Newspapers, though a complicated and precise process to produce every day or every week, all have one single and simple task when it comes down to it — report the facts. When it comes to politicians, particularly presidential candidates, that task comes with grave importance. Reporters and editors must investigate, pinpoint and circulate information on everything a candidate does, says and whether it’s true. They do their best to deliver the most accurate information possible so voters can decide who they should vote for. And at times, newspapers themselves tell you upfront who you should vote for.
Endorsements from the nation’s major publications don’t mean as much as they used to, mainly because there are so many other sources of information these days, but that doesn’t mean they aren’t still symbolic. This year’s election is a good reminder of that.
In the last week or so, Hillary Clinton has racked up a number of newspaper endorsements. Some aren’t surprises, like The New York Times, which has backed the Democratic presidential nominee in every election since John F. Kennedy. But the symbolism that I just mentioned is the fact that Clinton is being endorsed by newspapers that have a long history of supporting the Republican candidate — which for some goes back a century or longer. The Dallas Morning News, The Arizona Republic and The Cincinnati Enquirer have all expressed their disapproval of Donald Trump, who hasn’t been endorsed by any major newspaper.
Even USA Today, which since its founding in 1982 has adhered to a strict business policy of not endorsing candidates, broke from tradition and, while not backing Clinton, published an anti-endorsement of Trump. It read that “this year, the choice isn’t between two capable major party nominees who happen to have significant ideological differences. This year, one of the candidates is, by unanimous consensus of the Editorial Board, unfit for the presidency.”
I said earlier that newspapers’ one task is to report facts. What I should’ve said is that there are two tasks — report the facts and report them independently. While endorsements are, for most, merely the best of intentions for the electorate, they erase that mark of independence that our free press is supposed to be all about.
Now, that’s not saying editorializing itself is evil. The practice is a crucial part of little community newspapers. It starts a conversation on big issues in small towns. And journalists from all newspaper sizes have their own columns and blogs to express their opinions. Heck, I am one of them. They are free to compliment, condemn, reject or rave any candidate from any level of government until they’re blue (or red) in the face. But to stamp an entire newspaper’s name, with all they represent, with all they do to present balanced and unbiased content, onto one candidate is the exact inverse of their purpose.
The argument that newspaper endorsements completely compromise readers’ trust in the news they report is a little exaggerated, but it’s not without warrant. After all, most reporters contribute an incredible effort to expel any sense of bias or favoritism from their work, in terms of context, the chosen words in headlines, to who’s in a photo and how they look in it. With bias a natural part of being a human being, that takes some doing to suppress. So, why is it alright to abandon that effort every election season? The fact that newspapers believe it is acceptable to do so is exactly why that argument has warrant, or at least, entertains the idea that it does.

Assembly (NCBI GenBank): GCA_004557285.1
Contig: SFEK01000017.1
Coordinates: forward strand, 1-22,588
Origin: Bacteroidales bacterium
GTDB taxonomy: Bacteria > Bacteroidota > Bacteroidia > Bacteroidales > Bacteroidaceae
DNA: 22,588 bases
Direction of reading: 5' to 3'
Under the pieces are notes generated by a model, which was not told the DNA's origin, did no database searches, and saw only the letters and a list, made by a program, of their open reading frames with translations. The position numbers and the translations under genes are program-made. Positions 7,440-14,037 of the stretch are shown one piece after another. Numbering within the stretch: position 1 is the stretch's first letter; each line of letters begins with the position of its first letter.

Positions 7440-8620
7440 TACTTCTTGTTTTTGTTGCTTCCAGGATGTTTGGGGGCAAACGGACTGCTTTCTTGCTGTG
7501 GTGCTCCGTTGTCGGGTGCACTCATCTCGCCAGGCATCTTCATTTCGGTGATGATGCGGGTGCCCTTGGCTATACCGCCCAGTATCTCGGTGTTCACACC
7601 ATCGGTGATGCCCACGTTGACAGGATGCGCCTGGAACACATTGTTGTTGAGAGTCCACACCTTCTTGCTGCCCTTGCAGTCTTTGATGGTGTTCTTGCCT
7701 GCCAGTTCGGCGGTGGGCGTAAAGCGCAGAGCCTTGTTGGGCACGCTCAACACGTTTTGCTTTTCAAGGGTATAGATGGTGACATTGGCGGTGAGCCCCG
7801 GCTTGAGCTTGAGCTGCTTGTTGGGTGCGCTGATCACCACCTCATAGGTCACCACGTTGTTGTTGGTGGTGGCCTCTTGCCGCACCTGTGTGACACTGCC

We live in an age where only 40 percent of the American public trust the media — the lowest ever. Do we ever really stop and ask ourselves why? Many people see them as nothing but news organizations with an agenda controlled by corporations. I doubt that endorsing politicians exactly helps that image. Doing away with that would be a good start to reversing the trend and regaining trust.
But it’s not the media that’s distrusted. It’s the media elite. The word itself implies superiority — maybe not just in gathering information, but intellectually. Yes, journalists naturally will know more facts about candidates than average Americans. So an endorsement can easily give off the impression that voters are too stupid to choose the right candidate so they need the media elite to help them out. And that feeling may be true in some news offices. I don’t know. But I do know that voters don’t need help. What they need are the facts in a complete and balanced form, with an occasional editorial or blog post should they choose to click on it or read it in tomorrow’s edition. Then they’ll take those and combine them with their own persobal priorities and decide who they should vote for. They need us. But they don’t need our help.
Now, newspapers have formed their endorsement decision based on the argument that this is no ordinary election year, which it isn’t. But elections are different every time. Candidates are different every time. That doesn’t mean the fundamentals of good journalism should be.
USA Today could take some advice from its own founder, Al Neuharth, who wrote back in 2004 why the company had never endorsed candidates — and why no newspaper ever should. “We decided our role was to inform, educate, entertain, debate, but not dictate.”